Ni No Kuni 2 has a novel take on politics. In an era of bad faith politicians and screaming pundits, Ni No Kuni offers a story in which things can get done if you simply ask nicely. It takes a strikingly optimistic view on racism and global cooperation in an era of rising nationalism.
In essence it's a fairy tale (with a bit of a twist)—one where good kings and queens are willing to work together to build prosperous societies. It comes across as so sweet and naive that it's almost possible to overlook King Evan Pettiwhisker's subjects slaving away in a mine while he sips tea in his castle.
Ni No Kuni 2 is the follow-up to Ni No Kuni: Wrath of the White Witch, which mixed Pokemon-like creature collecting with Studio Ghibli's distinctive visuals. It more or less retains the look of the previous game, but changes almost everything else. It follows the aforementioned Evan Pettiwhisker in his quest to build a kingdom and unite the world, in which he's joined by Roland, a politician from our own universe.
Additional party members join as the story goes on—sky pirates, a pink-haired engineer—but they're mostly incidental outside of the quests where they're introduced. This is Evan and Roland's story. I won't deny it's cute. The richly cel-shaded world of Ni No Kuni is by far its biggest strength, its storybook feel further enhanced by a mix of talking animals and over-the-top humans. It's meant to be a fun, lightweight RPG—a callback to the days of Dragon Quest, which itself is a heroic fairy tale of sorts, that combines elements from our own world. Combined with an excellent soundtrack, Ni No Kuni 2 largely manages to recapture the look and feel of the "good old days" of JRPGs on the PS2.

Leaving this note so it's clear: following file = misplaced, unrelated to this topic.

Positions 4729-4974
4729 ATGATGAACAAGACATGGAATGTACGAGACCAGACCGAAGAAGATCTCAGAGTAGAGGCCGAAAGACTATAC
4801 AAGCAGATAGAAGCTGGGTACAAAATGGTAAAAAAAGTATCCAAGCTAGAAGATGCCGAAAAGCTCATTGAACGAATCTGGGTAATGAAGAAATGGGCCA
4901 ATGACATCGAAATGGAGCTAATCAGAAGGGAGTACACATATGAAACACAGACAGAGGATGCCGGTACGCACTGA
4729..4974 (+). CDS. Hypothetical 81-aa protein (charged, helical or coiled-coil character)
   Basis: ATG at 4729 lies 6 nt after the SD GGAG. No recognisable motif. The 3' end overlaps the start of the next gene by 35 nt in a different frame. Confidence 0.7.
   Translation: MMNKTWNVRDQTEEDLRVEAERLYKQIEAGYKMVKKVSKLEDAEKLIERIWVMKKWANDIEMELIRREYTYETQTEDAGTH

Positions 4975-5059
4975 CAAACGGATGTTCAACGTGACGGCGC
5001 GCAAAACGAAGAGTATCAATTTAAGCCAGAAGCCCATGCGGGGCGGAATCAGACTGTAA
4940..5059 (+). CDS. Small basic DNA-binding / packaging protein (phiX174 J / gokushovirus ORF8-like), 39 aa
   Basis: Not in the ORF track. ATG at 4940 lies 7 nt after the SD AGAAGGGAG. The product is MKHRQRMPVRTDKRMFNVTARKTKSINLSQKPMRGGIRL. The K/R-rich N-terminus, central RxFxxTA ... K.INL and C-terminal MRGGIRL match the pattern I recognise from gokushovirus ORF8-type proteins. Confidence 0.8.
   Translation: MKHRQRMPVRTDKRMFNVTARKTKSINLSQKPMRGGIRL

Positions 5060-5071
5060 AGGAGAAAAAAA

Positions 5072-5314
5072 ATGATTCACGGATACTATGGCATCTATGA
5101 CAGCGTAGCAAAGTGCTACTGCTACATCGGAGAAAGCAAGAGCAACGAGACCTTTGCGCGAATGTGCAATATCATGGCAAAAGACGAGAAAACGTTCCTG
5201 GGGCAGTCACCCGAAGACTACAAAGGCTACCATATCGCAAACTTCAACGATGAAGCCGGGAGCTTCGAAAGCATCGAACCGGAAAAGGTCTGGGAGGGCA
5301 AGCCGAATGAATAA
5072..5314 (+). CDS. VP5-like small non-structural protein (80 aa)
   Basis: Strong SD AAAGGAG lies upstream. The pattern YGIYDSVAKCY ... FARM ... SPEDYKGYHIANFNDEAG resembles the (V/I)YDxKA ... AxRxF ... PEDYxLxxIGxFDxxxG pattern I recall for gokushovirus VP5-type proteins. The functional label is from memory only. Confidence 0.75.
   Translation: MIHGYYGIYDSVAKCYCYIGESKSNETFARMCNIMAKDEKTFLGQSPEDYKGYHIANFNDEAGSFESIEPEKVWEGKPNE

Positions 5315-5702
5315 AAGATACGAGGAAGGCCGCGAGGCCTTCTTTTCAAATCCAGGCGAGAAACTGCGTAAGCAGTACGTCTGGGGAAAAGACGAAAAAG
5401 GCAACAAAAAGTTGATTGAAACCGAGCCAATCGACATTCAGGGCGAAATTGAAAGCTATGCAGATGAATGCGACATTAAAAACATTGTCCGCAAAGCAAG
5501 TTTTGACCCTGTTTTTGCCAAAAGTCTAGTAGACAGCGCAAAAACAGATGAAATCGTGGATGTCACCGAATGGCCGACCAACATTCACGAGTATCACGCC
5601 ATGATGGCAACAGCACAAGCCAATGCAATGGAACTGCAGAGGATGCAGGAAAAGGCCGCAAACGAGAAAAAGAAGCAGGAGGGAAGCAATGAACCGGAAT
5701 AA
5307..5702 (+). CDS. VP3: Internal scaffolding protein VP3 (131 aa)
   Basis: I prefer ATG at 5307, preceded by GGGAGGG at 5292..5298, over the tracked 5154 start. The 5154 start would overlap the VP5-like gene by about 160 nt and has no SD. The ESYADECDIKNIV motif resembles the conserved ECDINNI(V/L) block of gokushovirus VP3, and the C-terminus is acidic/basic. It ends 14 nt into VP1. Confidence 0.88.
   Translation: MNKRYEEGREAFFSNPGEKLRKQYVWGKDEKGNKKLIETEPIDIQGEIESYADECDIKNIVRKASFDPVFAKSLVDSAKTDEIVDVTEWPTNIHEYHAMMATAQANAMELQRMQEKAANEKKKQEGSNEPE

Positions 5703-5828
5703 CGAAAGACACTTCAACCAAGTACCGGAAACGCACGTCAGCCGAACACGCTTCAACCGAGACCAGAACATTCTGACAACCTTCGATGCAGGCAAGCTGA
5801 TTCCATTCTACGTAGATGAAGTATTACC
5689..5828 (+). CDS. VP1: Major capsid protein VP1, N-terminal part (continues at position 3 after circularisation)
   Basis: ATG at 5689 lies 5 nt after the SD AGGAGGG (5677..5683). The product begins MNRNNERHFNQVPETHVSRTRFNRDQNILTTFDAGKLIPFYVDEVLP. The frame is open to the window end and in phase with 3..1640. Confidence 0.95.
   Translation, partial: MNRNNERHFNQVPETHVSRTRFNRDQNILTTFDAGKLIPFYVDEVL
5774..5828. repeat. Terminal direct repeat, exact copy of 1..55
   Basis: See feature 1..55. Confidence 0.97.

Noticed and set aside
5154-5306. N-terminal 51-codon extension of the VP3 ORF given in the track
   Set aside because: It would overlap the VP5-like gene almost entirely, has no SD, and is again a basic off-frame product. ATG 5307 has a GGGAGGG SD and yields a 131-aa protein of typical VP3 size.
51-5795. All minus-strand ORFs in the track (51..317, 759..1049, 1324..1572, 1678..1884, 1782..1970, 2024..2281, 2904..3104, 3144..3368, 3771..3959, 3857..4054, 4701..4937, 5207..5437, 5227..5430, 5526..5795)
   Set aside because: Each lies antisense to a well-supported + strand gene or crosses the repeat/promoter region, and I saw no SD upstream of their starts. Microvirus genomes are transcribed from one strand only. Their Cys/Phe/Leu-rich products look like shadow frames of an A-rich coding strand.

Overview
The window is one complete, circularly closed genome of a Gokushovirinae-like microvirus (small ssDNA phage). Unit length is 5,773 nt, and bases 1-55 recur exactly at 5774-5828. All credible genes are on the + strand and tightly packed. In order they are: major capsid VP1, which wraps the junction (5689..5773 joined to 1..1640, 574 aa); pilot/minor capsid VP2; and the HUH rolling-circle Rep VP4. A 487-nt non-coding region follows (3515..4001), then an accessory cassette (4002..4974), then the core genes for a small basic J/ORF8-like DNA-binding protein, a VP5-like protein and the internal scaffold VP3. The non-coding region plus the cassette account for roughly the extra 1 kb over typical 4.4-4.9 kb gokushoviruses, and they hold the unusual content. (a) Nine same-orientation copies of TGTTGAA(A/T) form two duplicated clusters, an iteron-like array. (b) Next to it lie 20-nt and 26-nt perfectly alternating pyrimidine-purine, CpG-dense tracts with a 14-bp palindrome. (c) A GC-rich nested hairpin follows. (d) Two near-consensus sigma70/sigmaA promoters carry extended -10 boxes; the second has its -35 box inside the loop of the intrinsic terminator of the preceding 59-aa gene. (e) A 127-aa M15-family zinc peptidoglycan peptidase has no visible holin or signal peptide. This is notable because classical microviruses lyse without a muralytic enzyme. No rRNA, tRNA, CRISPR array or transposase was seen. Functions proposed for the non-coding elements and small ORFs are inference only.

The lightness of Ni No Kuni 2's story carries into the combat, a hack-and-slash affair in which you play as one party member while everyone else is controlled by the CPU. In addition to their normal attacks, every character has a handful of special elemental skills, which are mapped to the face buttons, and these are essential for taking down enemies quickly. If you know what element an enemy is weak to, it's often possible to end battles with just a couple skill attacks.